by Roger Plachy and Sandy Plachy, Principals at Job Results Management Institute
Far too many managers misunderstand what managing is all about. So, how do you teach managers the essence of managing? Well, you could start with their job description written in a results-oriented manner that distinguishes between accomplishing something, and doing something.
The first principle of managing is to achieve a purpose, call it a goal, objective, outcome, mission, vision, deliverable. We call it a “result.” Results are accomplished by doing something—duties, tasks, steps, protocols, procedures, processes.
To distinguish between accomplishing something and doing something, a results-oriented job description describes work this way:
RESULT TO BE ACCOMPLISHED
actions taken to accomplish the result.
The RESULT leads the way, sets the direction, captures the attention stylistically. CAPITAL letters and boldface make sure the point is made. Actions are then specified.
For example, the vice president of human resources tells the director of human resources that her job is to:
GUIDE MANAGEMENT AND EMPLOYEE ACTIONS
researching, developing, writing, and updating human resource policies, procedures, methods, and guidelines; communicating and enforcing organization values.
The vice president makes sure that first (and fundamentally important), the director knows what result she must accomplish for the organization to be successful, and second, knows what actions she must take to accomplish the desired result.
The distinction between results and tasks, offers managers a mental model--think this way!—for constantly understanding whether their attention is on the result, or on the task. This distinction is crucial for managers to understand whether they are properly focused on what they must achieve versus being lost in the morass of the potentially endless processing of tasks. As we all know, it’s easy to lose sight of the desired result when drowning in details.
The result stated is the accomplishment, the event that occurs, the occasion that can be measured—in this case, that management and employee actions are guided. Without achieving this end, little has been accomplished.
For example, the director of human resources might say, “But I researched all of the requirements. I developed and wrote the policies, procedures, methods, and guidelines, and made sure they were updated when new requirements were identified.” Maybe so, but if the director’s researching, writing, and updating didn’t achieve the desired results to guide management and employees properly, then the production of policies, procedures, methods, and guidelines was inadequate.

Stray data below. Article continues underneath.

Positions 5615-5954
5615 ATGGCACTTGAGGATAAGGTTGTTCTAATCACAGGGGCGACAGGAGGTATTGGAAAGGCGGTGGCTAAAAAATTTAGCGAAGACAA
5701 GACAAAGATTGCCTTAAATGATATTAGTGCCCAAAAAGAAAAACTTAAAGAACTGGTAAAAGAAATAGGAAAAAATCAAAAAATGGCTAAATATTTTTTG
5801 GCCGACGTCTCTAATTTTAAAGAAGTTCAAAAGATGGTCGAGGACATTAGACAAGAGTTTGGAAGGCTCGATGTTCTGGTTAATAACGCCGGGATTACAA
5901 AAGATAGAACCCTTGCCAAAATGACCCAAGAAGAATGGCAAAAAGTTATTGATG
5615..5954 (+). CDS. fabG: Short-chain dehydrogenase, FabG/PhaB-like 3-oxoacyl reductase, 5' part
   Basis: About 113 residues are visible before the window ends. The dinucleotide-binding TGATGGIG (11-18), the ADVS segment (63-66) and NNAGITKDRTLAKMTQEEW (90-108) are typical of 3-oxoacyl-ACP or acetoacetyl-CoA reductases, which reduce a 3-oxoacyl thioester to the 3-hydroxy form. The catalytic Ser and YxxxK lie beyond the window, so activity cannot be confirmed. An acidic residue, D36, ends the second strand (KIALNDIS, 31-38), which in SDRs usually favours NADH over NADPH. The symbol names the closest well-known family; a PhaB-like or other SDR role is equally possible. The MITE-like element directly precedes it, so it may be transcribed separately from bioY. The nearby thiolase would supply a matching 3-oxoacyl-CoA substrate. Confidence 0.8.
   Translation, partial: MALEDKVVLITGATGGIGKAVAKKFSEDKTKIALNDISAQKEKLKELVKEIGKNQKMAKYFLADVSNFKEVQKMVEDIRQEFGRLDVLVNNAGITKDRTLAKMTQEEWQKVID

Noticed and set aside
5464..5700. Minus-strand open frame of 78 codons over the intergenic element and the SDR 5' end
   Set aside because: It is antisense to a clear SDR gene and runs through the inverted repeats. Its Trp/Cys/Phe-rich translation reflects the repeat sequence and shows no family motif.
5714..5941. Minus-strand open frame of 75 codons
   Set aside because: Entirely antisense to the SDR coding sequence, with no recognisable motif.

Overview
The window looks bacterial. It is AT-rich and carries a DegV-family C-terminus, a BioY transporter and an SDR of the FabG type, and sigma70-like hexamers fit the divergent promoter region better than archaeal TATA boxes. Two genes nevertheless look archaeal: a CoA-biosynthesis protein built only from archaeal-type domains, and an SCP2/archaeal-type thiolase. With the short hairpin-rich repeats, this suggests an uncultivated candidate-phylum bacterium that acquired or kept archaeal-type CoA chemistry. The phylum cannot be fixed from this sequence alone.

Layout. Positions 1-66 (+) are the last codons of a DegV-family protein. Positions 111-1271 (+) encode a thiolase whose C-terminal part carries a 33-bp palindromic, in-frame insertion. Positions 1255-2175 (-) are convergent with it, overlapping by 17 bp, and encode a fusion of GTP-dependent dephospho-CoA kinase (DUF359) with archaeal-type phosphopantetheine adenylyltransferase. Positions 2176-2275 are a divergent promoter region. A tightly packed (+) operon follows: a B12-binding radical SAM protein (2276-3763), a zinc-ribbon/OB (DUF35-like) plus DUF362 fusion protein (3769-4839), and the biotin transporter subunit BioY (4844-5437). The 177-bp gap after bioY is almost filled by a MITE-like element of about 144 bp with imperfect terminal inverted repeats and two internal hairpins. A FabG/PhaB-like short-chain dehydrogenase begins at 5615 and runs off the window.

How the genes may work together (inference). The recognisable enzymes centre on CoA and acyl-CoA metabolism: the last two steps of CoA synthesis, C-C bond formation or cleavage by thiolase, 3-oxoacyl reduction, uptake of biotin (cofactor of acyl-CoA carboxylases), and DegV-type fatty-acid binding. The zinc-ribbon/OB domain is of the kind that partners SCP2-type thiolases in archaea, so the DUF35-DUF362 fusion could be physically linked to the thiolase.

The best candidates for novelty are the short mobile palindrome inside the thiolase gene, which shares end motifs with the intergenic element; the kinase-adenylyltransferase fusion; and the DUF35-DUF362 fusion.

When you examine a typical job description, you find that it merely describes what actions are to be taken—“researches, develops, writes, updates human resource policies, procedures, methods, and guidelines.” To be sure, describing action is necessary, but it is an incomplete description of work. What’s missing is what must happen as a result of the action. The director of human resources may well do all of the things required, but the actions are for naught if they do not accomplish the result required.
There is also (definitely not to be overlooked) an inherent process involved in managing, which is: Communication! Managers fully communicating job expectations.
Incomplete communication is the classic mistake managers make. Faulty managerial communication passes on only the actions to be taken. What is not passed on is the reasonWHY the actions are to be taken, that is, the result to be accomplished.
Doing the work is essential, but understanding WHY the work must be done is even more important, more fundamental. Understanding the result to be accomplished gives the worker the focal point of the work.
Understanding WHY work is important gives the worker command of the situation, including the knowledge of required results so that actions can be adjusted when unexpected circumstances arise, in other words, not always needing to check with the manager when something new comes up.
By passing on the crucial purpose of work, managers need not spend so much time controlling events, and can spend more time implementing strategies to evaluate and plan—both the desired results, and actions to accomplish them.
In summary, there are two ways to think about managing: What work must be accomplished, or, what work must be performed. Each requires attention. However, far too many managers feel more comfortable immersing themselves in the process—which is how they came up through the ranks. The true distinction of managing comes in seeing the purpose of work clearly—what results are to be achieved—and always keeping the results in sight as processes are developed and tasks are performed.
About Roger Plachy and Sandy Plachy
Roger Plachy and Sandy Plachy are principals of the Job Results Management Institute, a human resources management consulting firm specializing in defining and managing work, especially by bringing employees’ attention to the results that need to be produced so that the organization is successful.
Roger and Sandy have been course developers and leaders for the American Management Association in the US and internationally. Sandy focuses on operations management, while Roger’s interests are management and leadership practices.
They have co-authored four books on jobs, pay, and performance.